Wednesday, July 29, 2009
He said the 25% to 30% improvement in NAV for the year was a reasonable expectation, given the country’s strong economic fundamentals.
As at end-June, the NAV of the industry was RM164bil, an increase of about 22% against RM134bil at end-2008. NAV refers to the value of the underlying assets held by a fund, minus liabilities.
Tunku Ya’acob said the recent stabilisation and gradual improvement in the world capital markets would bring about better investor sentiment.
Once confidence was restored, investors would be more comfortable taking on higher risk levels, he added. He said to date, there had been no major redemptions or panic selling of unit trust funds by investors in Malaysia compared with other markets worldwide.
“According to Bank Negara’s statistics as at April, there was more than RM300bil in savings and fixed deposit accounts. In view of the current low interest rate environment, some of these funds will eventually find their way into unit trust funds which offer better growth potential,” he said in an email reply.
MAAKL Mutual Bhd CEO Wong Boon Choy said the company expected to see continued improvement in investor confidence in the second half of this year.
The Government’s stimulus packages and their related multiplier effects would help cushion the impact of the sharp external downturn and set the stage for economic recovery in the second half year, he added.
Public Mutual Bhd CEO Yeoh Kim Hong said with risk aversion receding, investors were now selectively repositioning their portfolios to participate in the market uptrend.
This had helped the industry pick up in terms of NAV and sales of equity funds, she said, adding that the company expected the industry to remain resilient in the second half year.
However, HwangDBS Investment Management Bhd head of equities Gan Eng Peng felt that the investment appetite of investors had been affected in the last few months as only a small number was focused on making money, opting instead to preserve wealth and “bullet proof” their finances and businesses.
On fund performance, Tunku Ya’acob said judging from the six-month data, local conventional and Islamic equity funds had been doing relatively well.
“Over the six-month period, the conventional or non-Islamic equity fund sector gave an average return of about 17%. Over the same period, the local Islamic equity fund sector recorded an average return of about 16%,” he noted.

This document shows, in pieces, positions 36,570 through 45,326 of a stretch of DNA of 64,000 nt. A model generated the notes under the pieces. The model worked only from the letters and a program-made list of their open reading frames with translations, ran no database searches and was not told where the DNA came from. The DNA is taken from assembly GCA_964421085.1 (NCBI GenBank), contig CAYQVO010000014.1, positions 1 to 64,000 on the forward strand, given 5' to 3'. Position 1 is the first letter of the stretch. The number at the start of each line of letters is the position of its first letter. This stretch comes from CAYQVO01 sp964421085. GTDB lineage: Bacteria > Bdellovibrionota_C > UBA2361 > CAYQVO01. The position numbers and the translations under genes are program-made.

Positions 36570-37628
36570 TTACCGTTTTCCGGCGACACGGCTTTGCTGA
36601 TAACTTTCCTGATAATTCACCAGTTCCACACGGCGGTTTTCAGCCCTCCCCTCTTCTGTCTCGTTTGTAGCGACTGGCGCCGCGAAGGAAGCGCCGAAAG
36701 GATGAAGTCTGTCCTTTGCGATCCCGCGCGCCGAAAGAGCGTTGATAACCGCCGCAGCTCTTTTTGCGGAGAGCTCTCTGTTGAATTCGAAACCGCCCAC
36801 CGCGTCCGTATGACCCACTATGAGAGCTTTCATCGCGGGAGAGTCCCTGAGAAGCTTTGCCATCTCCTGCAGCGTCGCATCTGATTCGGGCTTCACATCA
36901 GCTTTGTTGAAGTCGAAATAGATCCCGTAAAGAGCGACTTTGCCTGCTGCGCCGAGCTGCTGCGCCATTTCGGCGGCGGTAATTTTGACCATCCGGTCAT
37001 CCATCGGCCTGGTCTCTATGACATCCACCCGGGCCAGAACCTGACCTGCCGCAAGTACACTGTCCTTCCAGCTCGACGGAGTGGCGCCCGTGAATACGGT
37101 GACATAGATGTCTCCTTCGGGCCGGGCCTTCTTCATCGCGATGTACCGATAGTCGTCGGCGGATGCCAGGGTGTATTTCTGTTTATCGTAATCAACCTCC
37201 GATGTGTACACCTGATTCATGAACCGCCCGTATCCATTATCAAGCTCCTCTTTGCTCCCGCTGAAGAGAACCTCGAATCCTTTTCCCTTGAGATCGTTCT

Yeoh said on a year-to-date basis, funds invested in regional markets had outperformed those invested solely in the local market as regional markets had broadly outperformed the domestic market.
Selected sector funds such as real estate funds had outperformed other funds as the regional property markets had stabilised, she added.
Gan said the new stock exchange barometer, the FTSE Bursa Malaysia KL Composite Index (FBM KLCI), was expected to further lift the industry in terms of institutional investor participation.
Institutional investors would not confine their investment portfolio to the 30 counters but also tap the larger opportunities available in the market, he said, referring to the 30 index-linked stocks that make up the FBM KLCI.
According to Wong, the soon-to-be-launched online electronic system, known as E-Pilihan Pelaburan Ahli (E-PPA) for the withdrawal of EPF savings for members to invest in unit trusts, will also help improve the industry’s growth.
The new system is expected to cut the current withdrawal process time from one to two weeks currently to three to five days.
Tunku Ya’acob said investor education was essential to push the industry to a higher level as it was vital for investors to understand the merits of investing early and for the long term.
To better communicate the risk profile of each fund to investors, FIMM has introduced the Fund Volatility Factor (FVF) disclosure for unit trust funds of at least three years.
The FVF is a measure of the rise and fall of a fund’s returns over a period of time relative to its average returns.
Tuesday, July 28, 2009